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‘Hangry’ kids, IT nightmares, and Zoom bombings: Parents and students adjust to virtual classrooms

For some, the day was marked by technical difficulties, unwanted Zoom guests, and pangs of hunger.

The first day of school always comes with hiccups, but virtual school poses unique issues.
The first day of school always comes with hiccups, but virtual school poses unique issues.Kawee - stock.adobe.com

Parents across the state this week found themselves suddenly plagued by precisely the frustrations they had feared would wreak havoc on their homes-turned-classrooms, as the pandemic-inspired experiment with virtual learning began in earnest.

Hundreds of districts around Massachusetts were scheduled to begin school as of Wednesday, with virtually all of them relying on at least some online remote learning, state officials said. Most opted for a mix of at-home and in-school learning known as a hybrid model.

But going to school on a laptop came with a litany of difficulties on day one: Parents were dealing with hangry kids who weren’t allowed to eat while on screen, demystifying confusing class schedules, and managing the various passwords needed to unlock an online education.

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At one point Wednesday, while doing his first assignment of the new school year in Waltham, Colleen Bradley’s 8-year-old son accidentally used a permanent marker to write on the dry erase board that the family had purchased for in-home learning.

Later, deafening feedback came screeching out of his iPad. By the end of the day, Bradley, a freelance marketing consultant, had developed a mantra: “'It’s the first day. It’s the first day' — just saying over and over again — ‘it’s the first day.’ ”

First day confusion at school is nothing new, of course. But rather than missed buses and awkward encounters with new teachers, this year’s miscues played out with most students sitting at home, often under the watchful eyes of their parents.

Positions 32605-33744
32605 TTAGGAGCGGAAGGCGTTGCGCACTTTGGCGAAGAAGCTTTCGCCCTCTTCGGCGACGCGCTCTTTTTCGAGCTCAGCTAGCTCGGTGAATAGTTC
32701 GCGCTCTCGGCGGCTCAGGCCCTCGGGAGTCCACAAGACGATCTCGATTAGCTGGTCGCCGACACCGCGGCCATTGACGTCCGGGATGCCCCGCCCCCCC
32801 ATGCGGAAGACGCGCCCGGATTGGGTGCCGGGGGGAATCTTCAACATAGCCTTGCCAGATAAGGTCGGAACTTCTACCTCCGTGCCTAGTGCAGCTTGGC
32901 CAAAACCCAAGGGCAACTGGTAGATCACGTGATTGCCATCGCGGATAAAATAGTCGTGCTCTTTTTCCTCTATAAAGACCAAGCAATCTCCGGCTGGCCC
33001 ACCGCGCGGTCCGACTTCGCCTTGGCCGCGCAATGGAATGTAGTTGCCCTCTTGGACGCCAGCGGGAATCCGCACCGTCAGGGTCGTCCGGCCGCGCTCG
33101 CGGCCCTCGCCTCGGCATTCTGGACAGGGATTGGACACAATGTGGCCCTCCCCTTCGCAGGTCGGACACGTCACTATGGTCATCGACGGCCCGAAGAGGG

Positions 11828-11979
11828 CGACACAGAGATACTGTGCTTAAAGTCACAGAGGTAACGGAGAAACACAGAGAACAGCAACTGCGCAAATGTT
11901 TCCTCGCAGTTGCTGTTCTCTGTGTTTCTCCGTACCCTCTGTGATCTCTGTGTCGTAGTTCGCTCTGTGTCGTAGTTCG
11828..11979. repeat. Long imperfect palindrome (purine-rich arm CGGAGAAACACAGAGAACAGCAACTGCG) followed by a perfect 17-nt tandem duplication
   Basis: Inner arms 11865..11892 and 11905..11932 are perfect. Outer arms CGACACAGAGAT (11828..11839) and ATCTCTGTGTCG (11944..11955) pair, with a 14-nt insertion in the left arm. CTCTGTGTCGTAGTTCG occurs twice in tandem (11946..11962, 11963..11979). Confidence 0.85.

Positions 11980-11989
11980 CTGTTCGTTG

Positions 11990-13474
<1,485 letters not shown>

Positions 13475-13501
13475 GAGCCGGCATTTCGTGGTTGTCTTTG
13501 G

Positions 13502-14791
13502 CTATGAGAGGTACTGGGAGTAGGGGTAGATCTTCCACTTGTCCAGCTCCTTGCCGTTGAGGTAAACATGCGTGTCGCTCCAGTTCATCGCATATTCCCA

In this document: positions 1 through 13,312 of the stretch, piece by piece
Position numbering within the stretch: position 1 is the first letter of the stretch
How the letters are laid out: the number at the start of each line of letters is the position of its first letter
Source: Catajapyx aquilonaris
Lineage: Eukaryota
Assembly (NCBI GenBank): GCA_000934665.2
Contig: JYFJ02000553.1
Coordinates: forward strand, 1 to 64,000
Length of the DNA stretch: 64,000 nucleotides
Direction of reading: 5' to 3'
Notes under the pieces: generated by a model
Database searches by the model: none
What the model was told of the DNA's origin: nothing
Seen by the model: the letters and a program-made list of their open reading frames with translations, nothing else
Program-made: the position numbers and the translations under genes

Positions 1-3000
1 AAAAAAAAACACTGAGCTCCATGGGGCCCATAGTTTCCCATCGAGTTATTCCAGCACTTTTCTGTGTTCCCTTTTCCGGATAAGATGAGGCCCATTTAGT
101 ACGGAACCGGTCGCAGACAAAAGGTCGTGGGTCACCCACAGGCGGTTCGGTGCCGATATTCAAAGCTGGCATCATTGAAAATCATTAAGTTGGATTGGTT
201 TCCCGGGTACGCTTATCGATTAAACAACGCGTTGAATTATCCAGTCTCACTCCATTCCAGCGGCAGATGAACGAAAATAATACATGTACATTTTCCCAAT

Medford resident Holly Ford began her day by sending out a slew of messages to various school officials Wednesday,after her children — who are in sixth and seventh grade — couldn’t access their online classes because Zoom was blocked by the district-provided laptops.

“It took about 35 minutes, and seven e-mails, and two missed classes before we were able to get onto Zoom," Ford said. “Once we got that figured out, they were able to log into their classes perfectly, they sat there and they did their work."

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Technical glitches and disruptions like the one Ford and her children encountered seemed to be par for the course for other schools this week as well.

In Newton, where classes began remotely for most students Wednesday, some families had issues logging into accounts for Zoom and Google, said Julie McDonough, a district spokeswoman.

The district’s information technology department sent out an e-mail to families in the morning to help guide them with the log-in process and navigate online platforms. The message to families also thanked them for their patience with a “myriad of technology issues."

Brockton Public Schools had to come up with a highly detailed “workaround” solution Wednesday, after the school was “made aware of a technical issue which prevented students who are using older model BPS laptops from accessing their Zoom meetings," according to a post on the district’s Facebook page.